However, given the situation that Booth is supposed to have known about, him taking that little one-shot Derringer to do the deed makes almost no sense at all. Anyone with his wits about him at all would have wanted some kind of repeating pistol to go in with. And there were pocket pistols in those days he could have used. Admittedly they were bigger than a Derringer but they would still have fit in his coat pocket.
McGowan, as if talking to Booth, states: “…you have set a very ambitious goal for yourself. You must first get to the president, who is sitting in a private box in a crowded theater with at least two armed attendants. You must then kill the president with a single shot, because your weapon doesn’t allow for second chances, and also somehow kill General Grant. You must then, in an unarmed state, make an escape first from the theater and then from the city, and you must get past an armed guard at the bridge. And you have to do all that with just one bullet. It’s hard to see how anything could go wrong with such a brilliant plan.” You have to give McGowan credit for a rather dry sense of humor. But he continues: “There are other weapons available. Weapons better suited to your mission. And as an alleged Southern operative, you should surely know that.” But, is Booth the “alleged Southern operative” we have been told he is and does he know this? A Southern sympathizer, no doubt, but does that translate into an “operative”?
So you have to wonder why Booth went in with a single-shot Derringer, given the supposed circumstances. Or did he know more than we think he knew and if so, who told him?
McGowan also wonders why Booth did not disguise himself. He would have had to know that once identified his acting career would have been at and end. He noted that actors in those days often traveled with trunks full of disguises for the different parts they might play. He observes of Booth that “You could easily don a convincing disguise so as not to be easily recognized/ Then you don’t have to worry about getting out of the city alive; all you have to do is make it out of the theater, quickly ditch the disguise, and then you can circle around and rejoin the crowd at Ford’s without arousing any suspicion at all.” Yet this is not what happens.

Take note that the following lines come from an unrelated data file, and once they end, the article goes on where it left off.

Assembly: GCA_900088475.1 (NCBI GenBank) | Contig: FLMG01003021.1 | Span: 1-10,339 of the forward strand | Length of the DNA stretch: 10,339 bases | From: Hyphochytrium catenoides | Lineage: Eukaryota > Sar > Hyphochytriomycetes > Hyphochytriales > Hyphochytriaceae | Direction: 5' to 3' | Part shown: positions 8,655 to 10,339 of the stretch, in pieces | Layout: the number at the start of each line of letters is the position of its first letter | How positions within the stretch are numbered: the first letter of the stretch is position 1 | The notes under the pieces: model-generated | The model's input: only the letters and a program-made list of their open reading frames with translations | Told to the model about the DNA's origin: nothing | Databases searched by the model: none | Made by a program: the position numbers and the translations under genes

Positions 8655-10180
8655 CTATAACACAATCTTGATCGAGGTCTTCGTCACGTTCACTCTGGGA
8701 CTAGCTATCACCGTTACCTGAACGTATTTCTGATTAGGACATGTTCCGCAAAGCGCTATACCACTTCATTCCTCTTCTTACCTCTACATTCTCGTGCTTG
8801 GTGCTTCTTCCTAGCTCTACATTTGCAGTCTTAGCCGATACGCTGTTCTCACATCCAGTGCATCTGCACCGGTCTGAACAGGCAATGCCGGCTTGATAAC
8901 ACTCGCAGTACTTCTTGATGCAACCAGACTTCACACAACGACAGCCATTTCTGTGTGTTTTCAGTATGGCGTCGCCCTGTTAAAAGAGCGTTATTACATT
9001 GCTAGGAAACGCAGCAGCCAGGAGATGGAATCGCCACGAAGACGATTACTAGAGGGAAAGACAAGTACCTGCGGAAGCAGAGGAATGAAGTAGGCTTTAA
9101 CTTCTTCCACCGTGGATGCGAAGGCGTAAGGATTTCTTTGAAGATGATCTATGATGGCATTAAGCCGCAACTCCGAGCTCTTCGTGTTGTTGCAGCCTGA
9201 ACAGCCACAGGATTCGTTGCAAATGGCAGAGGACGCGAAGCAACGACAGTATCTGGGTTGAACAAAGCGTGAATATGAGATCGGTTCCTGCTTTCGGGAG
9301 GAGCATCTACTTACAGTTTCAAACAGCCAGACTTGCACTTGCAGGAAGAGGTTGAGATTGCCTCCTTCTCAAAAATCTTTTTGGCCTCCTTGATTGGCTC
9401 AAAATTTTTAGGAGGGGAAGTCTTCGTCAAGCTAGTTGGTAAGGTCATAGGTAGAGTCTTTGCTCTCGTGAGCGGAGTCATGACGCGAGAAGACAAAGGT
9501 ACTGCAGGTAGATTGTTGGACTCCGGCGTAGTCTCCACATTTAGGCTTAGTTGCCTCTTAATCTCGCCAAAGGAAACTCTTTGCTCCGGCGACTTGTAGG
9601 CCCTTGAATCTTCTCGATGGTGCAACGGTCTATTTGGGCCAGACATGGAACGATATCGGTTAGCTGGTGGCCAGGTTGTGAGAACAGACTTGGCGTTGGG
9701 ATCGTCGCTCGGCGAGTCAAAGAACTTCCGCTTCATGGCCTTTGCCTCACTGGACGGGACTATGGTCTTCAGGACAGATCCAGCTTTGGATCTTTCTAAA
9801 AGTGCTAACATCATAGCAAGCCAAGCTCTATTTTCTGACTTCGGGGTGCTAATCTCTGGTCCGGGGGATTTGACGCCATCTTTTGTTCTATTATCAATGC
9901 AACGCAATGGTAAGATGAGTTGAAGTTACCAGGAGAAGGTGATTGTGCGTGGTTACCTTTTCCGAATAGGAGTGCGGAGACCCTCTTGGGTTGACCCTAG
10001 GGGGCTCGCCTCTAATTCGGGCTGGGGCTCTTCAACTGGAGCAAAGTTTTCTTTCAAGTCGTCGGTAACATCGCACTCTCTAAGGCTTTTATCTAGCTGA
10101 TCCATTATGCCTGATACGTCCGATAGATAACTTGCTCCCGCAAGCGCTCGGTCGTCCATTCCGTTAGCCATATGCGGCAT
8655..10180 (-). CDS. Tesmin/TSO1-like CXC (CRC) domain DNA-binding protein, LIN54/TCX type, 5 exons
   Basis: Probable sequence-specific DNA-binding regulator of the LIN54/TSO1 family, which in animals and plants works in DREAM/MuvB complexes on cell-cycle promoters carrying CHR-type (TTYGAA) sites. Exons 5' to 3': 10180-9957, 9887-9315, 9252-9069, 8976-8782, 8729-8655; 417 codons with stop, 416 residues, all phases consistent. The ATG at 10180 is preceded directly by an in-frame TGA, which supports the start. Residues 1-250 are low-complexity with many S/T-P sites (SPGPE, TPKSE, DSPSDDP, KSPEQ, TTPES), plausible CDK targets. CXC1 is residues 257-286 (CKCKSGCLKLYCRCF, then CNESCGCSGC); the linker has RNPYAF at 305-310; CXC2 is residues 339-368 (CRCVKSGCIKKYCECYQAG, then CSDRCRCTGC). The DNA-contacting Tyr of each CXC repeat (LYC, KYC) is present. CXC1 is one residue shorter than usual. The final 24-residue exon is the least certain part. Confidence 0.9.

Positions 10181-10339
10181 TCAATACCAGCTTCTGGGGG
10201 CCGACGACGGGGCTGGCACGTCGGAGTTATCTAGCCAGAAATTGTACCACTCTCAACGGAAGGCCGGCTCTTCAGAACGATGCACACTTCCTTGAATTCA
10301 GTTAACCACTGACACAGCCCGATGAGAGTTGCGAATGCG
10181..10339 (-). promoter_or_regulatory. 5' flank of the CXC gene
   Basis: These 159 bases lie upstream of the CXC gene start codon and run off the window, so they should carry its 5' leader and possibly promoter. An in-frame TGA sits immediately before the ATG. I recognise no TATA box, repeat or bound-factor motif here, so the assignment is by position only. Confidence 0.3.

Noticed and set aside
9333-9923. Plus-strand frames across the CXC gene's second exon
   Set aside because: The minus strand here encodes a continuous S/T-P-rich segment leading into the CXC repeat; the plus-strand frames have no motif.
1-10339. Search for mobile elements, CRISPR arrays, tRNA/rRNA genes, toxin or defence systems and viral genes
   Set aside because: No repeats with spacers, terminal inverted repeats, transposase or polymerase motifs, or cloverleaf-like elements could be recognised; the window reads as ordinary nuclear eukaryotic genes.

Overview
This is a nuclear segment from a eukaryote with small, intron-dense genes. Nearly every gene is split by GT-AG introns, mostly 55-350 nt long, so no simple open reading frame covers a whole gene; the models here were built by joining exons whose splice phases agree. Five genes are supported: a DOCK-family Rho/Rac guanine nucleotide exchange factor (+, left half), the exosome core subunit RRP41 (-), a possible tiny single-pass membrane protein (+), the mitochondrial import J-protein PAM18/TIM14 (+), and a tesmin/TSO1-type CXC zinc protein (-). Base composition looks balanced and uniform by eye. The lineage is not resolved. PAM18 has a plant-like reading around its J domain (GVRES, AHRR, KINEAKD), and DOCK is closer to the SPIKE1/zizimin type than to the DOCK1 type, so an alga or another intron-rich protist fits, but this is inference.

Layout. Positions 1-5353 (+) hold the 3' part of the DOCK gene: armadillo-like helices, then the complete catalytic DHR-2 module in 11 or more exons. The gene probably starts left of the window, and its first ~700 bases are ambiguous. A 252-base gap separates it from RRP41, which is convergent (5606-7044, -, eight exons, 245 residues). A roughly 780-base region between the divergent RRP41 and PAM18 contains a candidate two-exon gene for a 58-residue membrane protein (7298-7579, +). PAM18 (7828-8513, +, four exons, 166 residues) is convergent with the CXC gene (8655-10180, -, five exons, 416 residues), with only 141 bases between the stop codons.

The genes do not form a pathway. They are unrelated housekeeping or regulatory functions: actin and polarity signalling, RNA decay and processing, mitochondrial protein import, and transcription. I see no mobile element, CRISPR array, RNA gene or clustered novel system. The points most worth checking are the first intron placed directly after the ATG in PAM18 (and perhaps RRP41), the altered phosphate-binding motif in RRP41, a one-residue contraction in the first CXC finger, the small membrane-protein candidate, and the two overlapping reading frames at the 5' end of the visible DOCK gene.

You also have to wonder who planned the scenario that took place. It almost sounds like, the way it was planned, John Wilkes Booth was hung out to dry and didn’t realize it. Over the years as I have read about this I have had the feeling that there were lots more people involved than John Wilkes Booth and his merry little band of misfits.
McGowan asks questions I’ve not seen asked before. Theodore Roscoe asks questions no one else had dealt with. A couple years ago I read Bill O’Reilly’s book about the Lincoln assassination. O’Reilly broke no new ground. He just regurgitated the Establishment line and asked no questions the Establishment would not have wanted asked. Somehow, that doesn’t satisfy. It may be fun reading for those who don’t really want to learn anything. Real history seldom works that way and it didn’t with the Lincoln assassination and its aftermath either.